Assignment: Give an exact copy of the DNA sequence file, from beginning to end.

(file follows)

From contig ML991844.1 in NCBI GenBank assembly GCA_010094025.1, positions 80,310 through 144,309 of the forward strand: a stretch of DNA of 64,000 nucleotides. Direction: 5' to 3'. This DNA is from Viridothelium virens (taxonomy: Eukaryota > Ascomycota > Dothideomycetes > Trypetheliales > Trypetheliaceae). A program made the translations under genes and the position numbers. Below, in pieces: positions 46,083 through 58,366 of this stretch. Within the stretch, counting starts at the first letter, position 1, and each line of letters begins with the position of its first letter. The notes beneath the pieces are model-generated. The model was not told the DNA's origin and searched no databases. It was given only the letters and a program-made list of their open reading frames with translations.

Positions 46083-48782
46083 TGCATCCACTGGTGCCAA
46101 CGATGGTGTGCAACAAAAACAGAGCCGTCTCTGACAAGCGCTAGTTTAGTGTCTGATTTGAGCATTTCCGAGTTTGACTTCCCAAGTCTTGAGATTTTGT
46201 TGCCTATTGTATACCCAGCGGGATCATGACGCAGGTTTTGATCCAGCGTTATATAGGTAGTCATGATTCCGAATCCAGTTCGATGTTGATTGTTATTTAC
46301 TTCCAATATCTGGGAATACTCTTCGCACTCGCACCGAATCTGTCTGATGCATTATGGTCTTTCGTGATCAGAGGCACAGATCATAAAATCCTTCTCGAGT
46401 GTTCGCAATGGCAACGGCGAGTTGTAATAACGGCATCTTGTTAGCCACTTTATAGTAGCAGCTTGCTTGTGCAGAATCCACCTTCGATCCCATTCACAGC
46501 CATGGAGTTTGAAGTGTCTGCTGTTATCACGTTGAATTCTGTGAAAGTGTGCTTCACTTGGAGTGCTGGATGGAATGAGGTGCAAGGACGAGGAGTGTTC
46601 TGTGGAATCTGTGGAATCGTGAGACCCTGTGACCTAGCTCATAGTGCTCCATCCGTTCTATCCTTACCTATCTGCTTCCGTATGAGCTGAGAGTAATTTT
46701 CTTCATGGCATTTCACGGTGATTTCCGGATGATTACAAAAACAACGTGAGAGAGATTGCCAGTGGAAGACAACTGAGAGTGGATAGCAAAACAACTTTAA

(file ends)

From contig ML991844.1 in NCBI GenBank assembly GCA_010094025.1, positions 80,310 through 144,309 of the forward strand: a stretch of DNA of 64,000 nucleotides. Direction: 5' to 3'. This DNA is from Viridothelium virens (taxonomy: Eukaryota > Ascomycota > Dothideomycetes > Trypetheliales > Trypetheliaceae). A program made the translations under genes and the position numbers. Below, in pieces: positions 46,083 through 58,366 of this stretch. Within the stretch, counting starts at the first letter, position 1, and each line of letters begins with the position of its first letter. The notes beneath the pieces are model-generated. The model was not told the DNA's origin and searched no databases. It was given only the letters and a program-made list of their open reading frames with translations.

Positions 46083-48782
46083 TGCATCCACTGGTGCCAA
46101 CGATGGTGTGCAACAAAAACAGAGCCGTCTCTGACAAGCGCTAGTTTAGTGTCTGATTTGAGCATTTCCGAGTTTGACTTCCCAAGTCTTGAGATTTTGT
46201 TGCCTATTGTATACCCAGCGGGATCATGACGCAGGTTTTGATCCAGCGTTATATAGGTAGTCATGATTCCGAATCCAGTTCGATGTTGATTGTTATTTAC
46301 TTCCAATATCTGGGAATACTCTTCGCACTCGCACCGAATCTGTCTGATGCATTATGGTCTTTCGTGATCAGAGGCACAGATCATAAAATCCTTCTCGAGT
46401 GTTCGCAATGGCAACGGCGAGTTGTAATAACGGCATCTTGTTAGCCACTTTATAGTAGCAGCTTGCTTGTGCAGAATCCACCTTCGATCCCATTCACAGC
46501 CATGGAGTTTGAAGTGTCTGCTGTTATCACGTTGAATTCTGTGAAAGTGTGCTTCACTTGGAGTGCTGGATGGAATGAGGTGCAAGGACGAGGAGTGTTC
46601 TGTGGAATCTGTGGAATCGTGAGACCCTGTGACCTAGCTCATAGTGCTCCATCCGTTCTATCCTTACCTATCTGCTTCCGTATGAGCTGAGAGTAATTTT
46701 CTTCATGGCATTTCACGGTGATTTCCGGATGATTACAAAAACAACGTGAGAGAGATTGCCAGTGGAAGACAACTGAGAGTGGATAGCAAAACAACTTTAA